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Belief in a Just World and Redistributive Politics

  • Jean Tirole
  • Roland Benabou

This paper develops a joint theory of ideology and redistributive policy to account for the striking divergence found across countries in voters? attitudes about the causes of individual wealth and poverty (self-reliance or societal forces), as well as in the observed social contract (laissez-faire or welfare-state). In particular, the model sheds light on how expectations of high mobility are sustained (the ?American Dream?) and dampen the demand for redistribution. In so doing, it draws on studies by sociologists and psychologists that document the cognitive efforts often required to maintain, and pass on to one?s children, the view that hard work and sacrifices will ultimately bring a better life, that people get what they deserve, and deserve what they get. The paper thus offers a psychologically grounded but nonetheless rational politico-economic model of why people may feel a need to ?believe in a just world?; of why this need, and therefore the prevalence of the belief, may vary considerably across countries; and of its implications for redistributive policies and the stigma born by the poor.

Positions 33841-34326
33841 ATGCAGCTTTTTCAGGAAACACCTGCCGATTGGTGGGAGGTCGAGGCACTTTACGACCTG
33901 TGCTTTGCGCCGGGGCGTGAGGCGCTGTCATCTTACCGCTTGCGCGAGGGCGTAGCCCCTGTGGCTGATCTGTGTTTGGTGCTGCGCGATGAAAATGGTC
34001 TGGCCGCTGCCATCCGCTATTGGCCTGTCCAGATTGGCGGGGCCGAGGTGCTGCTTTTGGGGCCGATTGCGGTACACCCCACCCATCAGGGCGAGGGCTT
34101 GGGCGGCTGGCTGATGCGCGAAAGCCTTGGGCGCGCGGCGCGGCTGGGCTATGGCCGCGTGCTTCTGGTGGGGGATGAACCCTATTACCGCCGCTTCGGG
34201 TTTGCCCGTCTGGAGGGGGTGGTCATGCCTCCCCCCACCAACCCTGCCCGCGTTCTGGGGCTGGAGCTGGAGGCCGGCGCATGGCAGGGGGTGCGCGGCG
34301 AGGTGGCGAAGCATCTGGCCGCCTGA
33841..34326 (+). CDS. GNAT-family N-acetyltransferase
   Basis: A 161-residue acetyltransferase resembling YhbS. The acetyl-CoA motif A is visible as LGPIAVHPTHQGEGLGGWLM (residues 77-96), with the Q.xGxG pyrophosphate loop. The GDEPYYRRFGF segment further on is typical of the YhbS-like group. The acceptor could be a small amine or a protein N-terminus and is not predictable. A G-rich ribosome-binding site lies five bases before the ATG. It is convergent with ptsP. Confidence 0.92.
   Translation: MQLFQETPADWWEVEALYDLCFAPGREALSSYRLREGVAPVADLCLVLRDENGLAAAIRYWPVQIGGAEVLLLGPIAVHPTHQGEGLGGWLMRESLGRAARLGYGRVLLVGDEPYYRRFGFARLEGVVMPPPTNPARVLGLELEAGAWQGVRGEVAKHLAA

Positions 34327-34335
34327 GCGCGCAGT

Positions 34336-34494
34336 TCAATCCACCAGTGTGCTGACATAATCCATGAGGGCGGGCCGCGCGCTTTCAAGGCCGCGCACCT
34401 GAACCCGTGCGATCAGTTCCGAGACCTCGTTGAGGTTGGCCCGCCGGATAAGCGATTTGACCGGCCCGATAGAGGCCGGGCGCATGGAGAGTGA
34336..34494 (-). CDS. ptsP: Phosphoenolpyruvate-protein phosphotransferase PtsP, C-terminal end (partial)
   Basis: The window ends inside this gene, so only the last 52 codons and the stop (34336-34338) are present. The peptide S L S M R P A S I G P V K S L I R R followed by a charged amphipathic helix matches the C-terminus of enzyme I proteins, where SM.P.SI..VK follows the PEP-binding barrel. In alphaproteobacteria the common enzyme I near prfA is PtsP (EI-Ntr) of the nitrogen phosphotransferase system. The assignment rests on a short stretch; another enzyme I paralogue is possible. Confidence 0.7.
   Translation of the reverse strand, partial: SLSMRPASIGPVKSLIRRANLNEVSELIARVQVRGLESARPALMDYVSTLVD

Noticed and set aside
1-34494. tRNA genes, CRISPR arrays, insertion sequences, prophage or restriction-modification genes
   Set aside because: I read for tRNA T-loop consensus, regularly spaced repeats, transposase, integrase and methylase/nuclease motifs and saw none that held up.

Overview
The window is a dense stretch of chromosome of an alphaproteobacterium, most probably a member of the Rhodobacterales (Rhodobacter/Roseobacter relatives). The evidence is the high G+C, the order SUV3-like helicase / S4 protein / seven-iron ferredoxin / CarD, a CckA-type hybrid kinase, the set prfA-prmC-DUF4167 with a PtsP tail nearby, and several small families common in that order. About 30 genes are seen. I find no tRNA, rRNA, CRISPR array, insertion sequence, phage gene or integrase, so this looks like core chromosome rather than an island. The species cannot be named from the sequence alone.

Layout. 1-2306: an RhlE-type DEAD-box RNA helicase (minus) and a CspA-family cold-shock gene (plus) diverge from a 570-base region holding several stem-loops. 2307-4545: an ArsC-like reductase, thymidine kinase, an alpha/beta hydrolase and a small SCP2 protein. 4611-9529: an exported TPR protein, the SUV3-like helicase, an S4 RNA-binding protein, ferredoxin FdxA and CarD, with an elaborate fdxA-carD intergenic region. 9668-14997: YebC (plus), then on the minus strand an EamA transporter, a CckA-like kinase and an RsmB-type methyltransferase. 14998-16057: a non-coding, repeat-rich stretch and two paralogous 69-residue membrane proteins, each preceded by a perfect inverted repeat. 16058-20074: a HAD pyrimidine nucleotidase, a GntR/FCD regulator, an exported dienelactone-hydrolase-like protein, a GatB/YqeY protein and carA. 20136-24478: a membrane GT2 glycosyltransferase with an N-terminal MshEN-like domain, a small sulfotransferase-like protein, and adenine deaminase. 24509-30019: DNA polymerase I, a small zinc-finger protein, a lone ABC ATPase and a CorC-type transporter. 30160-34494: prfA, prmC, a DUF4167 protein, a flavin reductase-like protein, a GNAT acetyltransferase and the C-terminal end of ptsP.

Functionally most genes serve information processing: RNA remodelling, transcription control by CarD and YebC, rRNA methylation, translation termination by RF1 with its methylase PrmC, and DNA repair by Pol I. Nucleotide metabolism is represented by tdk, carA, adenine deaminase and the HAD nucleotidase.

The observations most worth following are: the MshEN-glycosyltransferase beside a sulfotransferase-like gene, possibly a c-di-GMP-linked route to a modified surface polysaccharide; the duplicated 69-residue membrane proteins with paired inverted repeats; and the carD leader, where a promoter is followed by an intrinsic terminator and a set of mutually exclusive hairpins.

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Paper provided by Society for Economic Dynamics in its series 2004 Meeting Papers with number 15.

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Date of creation: 2004
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Handle: RePEc:red:sed004:15
Contact details of provider: Postal: Society for Economic Dynamics Christian Zimmermann Economic Research Federal Reserve Bank of St. Louis PO Box 442 St. Louis MO 63166-0442 USA
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Web page: http://www.EconomicDynamics.org/society.htm
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  26. Kangas, Olli, 2003. "The grasshopper and the ants: popular opinions of just distribution in Australia and Finland," Journal of Behavioral and Experimental Economics (formerly The Journal of Socio-Economics), Elsevier, vol. 31(6), pages 721-743.
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